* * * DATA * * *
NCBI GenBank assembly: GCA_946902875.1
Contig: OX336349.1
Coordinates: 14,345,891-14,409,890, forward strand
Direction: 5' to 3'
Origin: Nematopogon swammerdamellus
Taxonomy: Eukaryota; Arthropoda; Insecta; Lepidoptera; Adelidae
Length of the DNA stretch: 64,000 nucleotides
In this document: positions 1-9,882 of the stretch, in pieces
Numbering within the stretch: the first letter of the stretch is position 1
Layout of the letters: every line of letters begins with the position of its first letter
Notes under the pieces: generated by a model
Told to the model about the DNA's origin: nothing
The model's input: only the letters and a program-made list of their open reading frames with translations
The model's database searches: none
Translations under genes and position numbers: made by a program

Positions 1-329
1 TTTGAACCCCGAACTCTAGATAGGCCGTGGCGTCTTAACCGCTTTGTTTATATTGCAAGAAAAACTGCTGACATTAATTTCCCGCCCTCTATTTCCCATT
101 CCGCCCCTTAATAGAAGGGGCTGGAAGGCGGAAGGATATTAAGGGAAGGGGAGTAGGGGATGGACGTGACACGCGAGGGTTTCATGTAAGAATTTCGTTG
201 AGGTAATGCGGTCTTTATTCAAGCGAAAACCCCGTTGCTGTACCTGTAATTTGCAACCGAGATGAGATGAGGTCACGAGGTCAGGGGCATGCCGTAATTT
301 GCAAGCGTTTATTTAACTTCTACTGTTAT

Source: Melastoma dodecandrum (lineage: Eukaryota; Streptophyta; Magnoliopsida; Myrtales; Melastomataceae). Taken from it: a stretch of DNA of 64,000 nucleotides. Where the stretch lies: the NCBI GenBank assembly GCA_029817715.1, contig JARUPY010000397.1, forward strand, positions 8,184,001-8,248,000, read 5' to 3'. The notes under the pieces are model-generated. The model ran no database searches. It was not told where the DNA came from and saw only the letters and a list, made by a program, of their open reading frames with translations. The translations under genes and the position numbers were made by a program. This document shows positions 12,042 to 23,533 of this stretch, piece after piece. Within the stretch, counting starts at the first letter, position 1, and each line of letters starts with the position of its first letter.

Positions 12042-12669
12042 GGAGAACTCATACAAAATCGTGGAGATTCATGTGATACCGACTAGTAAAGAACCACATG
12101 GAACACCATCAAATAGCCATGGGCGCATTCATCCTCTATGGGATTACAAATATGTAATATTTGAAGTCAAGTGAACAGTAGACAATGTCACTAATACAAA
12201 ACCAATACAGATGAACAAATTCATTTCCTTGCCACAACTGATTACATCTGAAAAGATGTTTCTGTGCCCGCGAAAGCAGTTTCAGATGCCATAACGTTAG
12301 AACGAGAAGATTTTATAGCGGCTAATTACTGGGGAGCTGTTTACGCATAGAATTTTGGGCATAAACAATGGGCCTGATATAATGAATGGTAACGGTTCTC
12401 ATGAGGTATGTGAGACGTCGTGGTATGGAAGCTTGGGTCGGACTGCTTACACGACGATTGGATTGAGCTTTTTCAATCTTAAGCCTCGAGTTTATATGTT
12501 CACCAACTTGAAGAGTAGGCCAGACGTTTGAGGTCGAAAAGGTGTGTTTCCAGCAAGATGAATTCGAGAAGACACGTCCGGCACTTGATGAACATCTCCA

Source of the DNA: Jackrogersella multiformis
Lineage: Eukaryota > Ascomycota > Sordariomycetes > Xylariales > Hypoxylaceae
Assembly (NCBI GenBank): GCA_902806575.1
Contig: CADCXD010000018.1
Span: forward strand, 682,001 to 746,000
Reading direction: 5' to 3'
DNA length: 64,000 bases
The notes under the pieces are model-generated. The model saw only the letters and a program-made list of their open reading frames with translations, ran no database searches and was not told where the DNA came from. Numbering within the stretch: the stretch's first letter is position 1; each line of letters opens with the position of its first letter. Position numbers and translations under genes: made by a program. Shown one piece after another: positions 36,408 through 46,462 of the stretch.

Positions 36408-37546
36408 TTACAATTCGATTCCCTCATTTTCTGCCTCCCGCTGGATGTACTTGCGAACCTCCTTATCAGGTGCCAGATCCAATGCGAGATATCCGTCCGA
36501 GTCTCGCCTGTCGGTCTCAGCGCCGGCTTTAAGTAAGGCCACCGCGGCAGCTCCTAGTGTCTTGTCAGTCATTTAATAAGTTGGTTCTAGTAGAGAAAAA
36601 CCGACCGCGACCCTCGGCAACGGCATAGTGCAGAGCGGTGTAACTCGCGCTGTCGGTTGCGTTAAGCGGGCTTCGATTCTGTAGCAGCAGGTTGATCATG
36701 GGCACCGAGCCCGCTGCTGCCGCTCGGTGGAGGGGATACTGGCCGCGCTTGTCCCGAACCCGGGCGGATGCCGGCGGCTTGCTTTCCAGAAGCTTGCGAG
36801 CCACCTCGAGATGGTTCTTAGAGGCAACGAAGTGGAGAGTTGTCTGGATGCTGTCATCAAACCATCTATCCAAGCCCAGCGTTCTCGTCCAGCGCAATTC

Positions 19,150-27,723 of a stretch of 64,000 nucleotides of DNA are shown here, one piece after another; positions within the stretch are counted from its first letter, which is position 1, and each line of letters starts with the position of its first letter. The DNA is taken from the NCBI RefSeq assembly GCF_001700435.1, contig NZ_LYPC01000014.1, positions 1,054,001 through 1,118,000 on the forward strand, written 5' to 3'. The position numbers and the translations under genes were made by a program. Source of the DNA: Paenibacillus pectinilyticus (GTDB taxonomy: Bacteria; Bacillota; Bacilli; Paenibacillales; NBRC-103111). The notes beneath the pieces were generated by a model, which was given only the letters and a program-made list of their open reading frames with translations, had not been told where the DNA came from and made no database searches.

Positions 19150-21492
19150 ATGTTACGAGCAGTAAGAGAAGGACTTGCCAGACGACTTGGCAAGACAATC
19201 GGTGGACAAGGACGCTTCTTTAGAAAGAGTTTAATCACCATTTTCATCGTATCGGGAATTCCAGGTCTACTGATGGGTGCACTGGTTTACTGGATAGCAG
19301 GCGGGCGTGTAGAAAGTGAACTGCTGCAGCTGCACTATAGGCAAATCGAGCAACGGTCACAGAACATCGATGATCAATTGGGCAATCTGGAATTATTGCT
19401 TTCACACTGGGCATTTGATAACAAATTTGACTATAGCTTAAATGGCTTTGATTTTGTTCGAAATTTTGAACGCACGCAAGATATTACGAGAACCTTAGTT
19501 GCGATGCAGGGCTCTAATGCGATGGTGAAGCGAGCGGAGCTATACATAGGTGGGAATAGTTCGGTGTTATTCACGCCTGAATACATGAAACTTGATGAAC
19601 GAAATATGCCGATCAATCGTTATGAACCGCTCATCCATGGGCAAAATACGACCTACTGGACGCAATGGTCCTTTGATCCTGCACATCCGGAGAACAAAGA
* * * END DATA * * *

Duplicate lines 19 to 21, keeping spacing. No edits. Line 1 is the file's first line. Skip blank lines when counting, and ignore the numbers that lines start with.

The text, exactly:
201 AGGTAATGCGGTCTTTATTCAAGCGAAAACCCCGTTGCTGTACCTGTAATTTGCAACCGAGATGAGATGAGGTCACGAGGTCAGGGGCATGCCGTAATTT
301 GCAAGCGTTTATTTAACTTCTACTGTTAT

Source: Melastoma dodecandrum (lineage: Eukaryota; Streptophyta; Magnoliopsida; Myrtales; Melastomataceae). Taken from it: a stretch of DNA of 64,000 nucleotides. Where the stretch lies: the NCBI GenBank assembly GCA_029817715.1, contig JARUPY010000397.1, forward strand, positions 8,184,001-8,248,000, read 5' to 3'. The notes under the pieces are model-generated. The model ran no database searches. It was not told where the DNA came from and saw only the letters and a list, made by a program, of their open reading frames with translations. The translations under genes and the position numbers were made by a program. This document shows positions 12,042 to 23,533 of this stretch, piece after piece. Within the stretch, counting starts at the first letter, position 1, and each line of letters starts with the position of its first letter.